Cibophobia, the fear of food, is a complicated phobia that can rapidly turn into an obsession if ignored.
I have had anxiety as long as I can remember. My anxiety mainly consists of my fears, which have ranged from certain medication to illnesses, germs, and more over the course of my life. However, the worst one to date has been my case of Cibophobia.
Cibophobia is going out with your family and not being able to eat a single bite of your food because you weren't able to watch the chef make it.
Cibophobia is calling your mom three times just to make sure the bowl of spaghetti left over from the night before is safe to eat.
Cibophobia is checking every single expiration date numerous times, and even though it's only half a day past the date, not being able to consume it.
Cibophobia is looking at the number on the scale drop lower and lower and not understanding why, because what you're doing doesn't feel wrong. It feels safe.
Cibophobia is going to your best friend's house and smelling the delicious casserole but not eating it because it was made by someone who wasn't you.
Cibophobia is using a fork to eat little foods like french fries because you believe what you've touched is tainted.
Cibophobia is having your mom butter your rolls at Thanksgiving because you trust her more than you trust yourself.
Cibophobia is going to a friend's Halloween get-together and feeling too fearful to take any candy or eat any pizza because you're afraid they've done something to it. Not because of who the individual is, but because of who you are.
Cibophobia is crying a thousand tears when your doctor tells you that you are unhealthy, because you truly believe you've tried everything you could to BE healthy.
Cibophobia is terrifying - one day you're a healthy 130 lbs and the next, you're a weight you haven't seen on the scale in five years.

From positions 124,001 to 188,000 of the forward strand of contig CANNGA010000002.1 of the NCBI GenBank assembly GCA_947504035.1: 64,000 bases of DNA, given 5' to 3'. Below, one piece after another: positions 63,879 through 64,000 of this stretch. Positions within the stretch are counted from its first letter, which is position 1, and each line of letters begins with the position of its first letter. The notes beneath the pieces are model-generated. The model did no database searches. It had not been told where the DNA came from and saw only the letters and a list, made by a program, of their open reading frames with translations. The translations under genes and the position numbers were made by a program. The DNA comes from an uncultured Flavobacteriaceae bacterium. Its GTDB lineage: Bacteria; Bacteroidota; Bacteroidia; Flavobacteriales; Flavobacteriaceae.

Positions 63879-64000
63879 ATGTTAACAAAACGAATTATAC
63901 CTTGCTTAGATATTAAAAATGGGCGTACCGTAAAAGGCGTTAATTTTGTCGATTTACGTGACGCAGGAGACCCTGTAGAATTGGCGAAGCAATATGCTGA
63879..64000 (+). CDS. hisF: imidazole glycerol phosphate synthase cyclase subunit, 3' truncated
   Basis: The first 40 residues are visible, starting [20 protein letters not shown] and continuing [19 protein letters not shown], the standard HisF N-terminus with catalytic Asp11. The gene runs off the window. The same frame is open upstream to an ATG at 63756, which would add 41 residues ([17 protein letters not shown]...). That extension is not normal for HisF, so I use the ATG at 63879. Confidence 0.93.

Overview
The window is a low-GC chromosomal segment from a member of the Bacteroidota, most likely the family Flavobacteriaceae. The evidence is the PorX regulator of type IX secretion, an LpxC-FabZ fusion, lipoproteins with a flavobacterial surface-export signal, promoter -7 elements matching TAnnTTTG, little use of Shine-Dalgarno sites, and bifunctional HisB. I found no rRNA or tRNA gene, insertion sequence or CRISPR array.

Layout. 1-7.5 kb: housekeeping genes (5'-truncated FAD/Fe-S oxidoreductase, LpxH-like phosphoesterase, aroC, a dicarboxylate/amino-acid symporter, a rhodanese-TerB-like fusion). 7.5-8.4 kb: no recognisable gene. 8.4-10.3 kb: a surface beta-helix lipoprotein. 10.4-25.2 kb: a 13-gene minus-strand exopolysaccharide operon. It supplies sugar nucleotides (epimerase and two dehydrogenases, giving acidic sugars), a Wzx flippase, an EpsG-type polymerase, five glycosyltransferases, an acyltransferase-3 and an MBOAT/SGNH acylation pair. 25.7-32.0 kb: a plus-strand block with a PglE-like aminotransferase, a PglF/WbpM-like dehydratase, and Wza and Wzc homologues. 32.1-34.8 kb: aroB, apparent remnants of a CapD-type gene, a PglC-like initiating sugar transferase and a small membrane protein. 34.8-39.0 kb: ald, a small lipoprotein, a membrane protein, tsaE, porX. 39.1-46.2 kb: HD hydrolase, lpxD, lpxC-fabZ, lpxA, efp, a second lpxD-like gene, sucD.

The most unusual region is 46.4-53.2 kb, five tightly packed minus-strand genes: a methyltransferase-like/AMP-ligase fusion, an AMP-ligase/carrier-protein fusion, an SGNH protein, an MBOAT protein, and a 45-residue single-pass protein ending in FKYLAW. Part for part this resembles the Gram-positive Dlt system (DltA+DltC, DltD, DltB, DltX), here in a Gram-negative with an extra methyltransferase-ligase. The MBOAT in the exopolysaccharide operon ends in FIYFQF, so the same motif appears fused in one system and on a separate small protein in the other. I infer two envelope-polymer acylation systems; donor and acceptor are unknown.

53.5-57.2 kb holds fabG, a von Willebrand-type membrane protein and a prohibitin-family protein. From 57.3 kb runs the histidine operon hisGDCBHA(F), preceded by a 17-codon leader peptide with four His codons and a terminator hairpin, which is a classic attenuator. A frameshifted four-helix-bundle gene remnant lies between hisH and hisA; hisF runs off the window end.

Cibophobia is loving the way your body looks, so much in fact, that you don't want to ever hurt it by eating something toxic.
Cibophobia is almost losing your life when you had no idea it was happening.
Cibophobia was ME.
Before diagnosis, my meals for the day consisted of whatever I deemed safe enough. Some days all I was able to eat was half a jelly sandwich and part of the meal my mom put together while I sat and watched. Not because I didn't trust my mom, but because I couldn't control myself.
I hurt my family members with this disorder. Seeing their faces sink when I cried over a meal I couldn't bring myself to even try to eat was devastating. Watching their shoulders drop when the panic attacks began was heartbreaking. But feeling their hugs, holding their hands, and hearing their soft voices guiding me saved my life.
I entered therapy in January of 2016 and began medication that I am still on today. With the support and love of many friends and family, I was able to slowly regain my strength and gain back a few pounds.
Gaining back all of the weight I had lost took a few months, which then interfered with my school work and the sports I played the following Spring. Looking back, I'd do all that work over again if I was able to get this same result.
Today, I am a healthy individual weighing around 140 lbs.
Today, I have Cibophobia, but Cibophobia doesn't have me.
To all who are struggling with Cibophobia,
Sometimes people will question you, and you won't have the answer, and that's okay. It's okay to not understand why you are doing what you feel is necessary. I still can't say truthfully that I understand why I thought every food was toxic to me - it's just how my life was supposed to go.
I understand what you're going through, even if no one else does. There will be the people who criticize you, who judge you, who make you feel crazy for believing what you do, but they aren't in your shoes and they'll never know what it's like, so ignore them. Let them think what they want, because we know the truth; Cibophobia is real. There IS light at the end of this dark and scary tunnel...and I am living proof.